The Luna-25 lander has a four-legged base that houses the landing rockets and propellant tanks. It also has an upper compartment containing solar panels, communication equipment, onboard computers, and most of the scientific instruments, according to NASA. The lander weighs approximately 800 kilograms (around 1,760 pounds), which is equivalent to a car trailer. It is equipped with a 1.6-meter-long (around 5-foot-3-inches) lunar robotic arm with a scoop for collecting rocks, soil, and dust to study the composition of the south pole. If successful, the lander is expected to operate on the lunar surface for one year, according to Roscosmos.

Roscosmos announced on Friday in a Telegram post that "the rocket performed normally, the upper stage separated from the third stage, and is now putting the automatic station on a flight trajectory to the Moon!" The agency added that the launch followed "lengthy preparations" and "anxiously awaited" moments.
The discovery of frozen water on the moon's south pole has sparked a global interest in lunar exploration and colonization. Many nations, including Russia and China, have expressed their intent to send manned missions to the moon and establish lunar bases.

Russia's space chief, Dmitry Borisov, has announced plans for three lunar launches between 2027 and 2030, with the ultimate goal of conducting manned flights and constructing a lunar base. China, too, has set its sights on landing astronauts on the moon before 2030, fueling a new rivalry with the United States.

NASA, the United States' space agency, has its own ambitions of building a sustainable presence on the moon. The agency recently awarded contracts to companies to develop technologies that would enable humans to live on the moon for extended periods. NASA's focus is particularly on the lunar south pole, where the presence of water ice has been confirmed.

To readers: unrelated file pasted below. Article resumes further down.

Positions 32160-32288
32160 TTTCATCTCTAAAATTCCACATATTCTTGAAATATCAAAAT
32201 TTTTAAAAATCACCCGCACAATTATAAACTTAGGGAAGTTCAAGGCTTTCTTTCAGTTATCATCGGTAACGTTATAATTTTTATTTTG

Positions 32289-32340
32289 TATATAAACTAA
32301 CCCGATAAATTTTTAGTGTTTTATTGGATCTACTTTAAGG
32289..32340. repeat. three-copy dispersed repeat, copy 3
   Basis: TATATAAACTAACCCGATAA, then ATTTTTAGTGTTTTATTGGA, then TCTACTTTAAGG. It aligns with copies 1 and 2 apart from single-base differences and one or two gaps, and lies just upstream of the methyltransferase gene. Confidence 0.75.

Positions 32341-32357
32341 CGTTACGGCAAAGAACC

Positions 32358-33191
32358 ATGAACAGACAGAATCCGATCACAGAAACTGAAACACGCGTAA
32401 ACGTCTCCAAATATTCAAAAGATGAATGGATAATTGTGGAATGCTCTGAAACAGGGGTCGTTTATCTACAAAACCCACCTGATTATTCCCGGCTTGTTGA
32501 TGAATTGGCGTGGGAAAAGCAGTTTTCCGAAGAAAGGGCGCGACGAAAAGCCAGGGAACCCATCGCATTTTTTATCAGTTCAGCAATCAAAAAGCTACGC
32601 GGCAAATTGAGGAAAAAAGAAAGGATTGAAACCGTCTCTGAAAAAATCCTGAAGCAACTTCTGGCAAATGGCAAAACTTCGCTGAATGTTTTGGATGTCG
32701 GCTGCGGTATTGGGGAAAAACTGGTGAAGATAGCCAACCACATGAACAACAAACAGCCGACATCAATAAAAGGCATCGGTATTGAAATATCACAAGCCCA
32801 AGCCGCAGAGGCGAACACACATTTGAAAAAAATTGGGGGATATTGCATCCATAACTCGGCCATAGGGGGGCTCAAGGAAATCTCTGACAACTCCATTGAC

However, not everyone in the United States is convinced that returning astronauts to the moon should be NASA's top priority. A Pew Research poll conducted in July found that only 12 percent of adults in the country believe so. Many Americans argue that NASA should prioritize monitoring climate change and identifying potential asteroid threats to Earth instead.

Nevertheless, the search for frozen water on the moon's south pole remains a significant point of interest due to its potential implications for future space exploration and commercial endeavors. Water is not only crucial for sustaining life but can also be used to produce breathable air and rocket fuel. This makes it a valuable resource for establishing a human presence on the moon and facilitating further space exploration.

As nations race to establish a presence on the moon, the quest for water and its utilization in various applications continues to drive their efforts forward. The competition between nations and their respective space agencies promises to shape the future of lunar exploration and pave the way for further advancements in space technology.
Mateen Faris
By : Mateen Faris
Mateen Faris is a professional journalist since 2011, a media graduate from Iraq University, a technology expert, a media consultant and a member of the International Organization of Journalists - a member of the fact-checking team at Meta Company. He writes in the fields of entertainment, art, science and technology, and believes that the pen can change everything.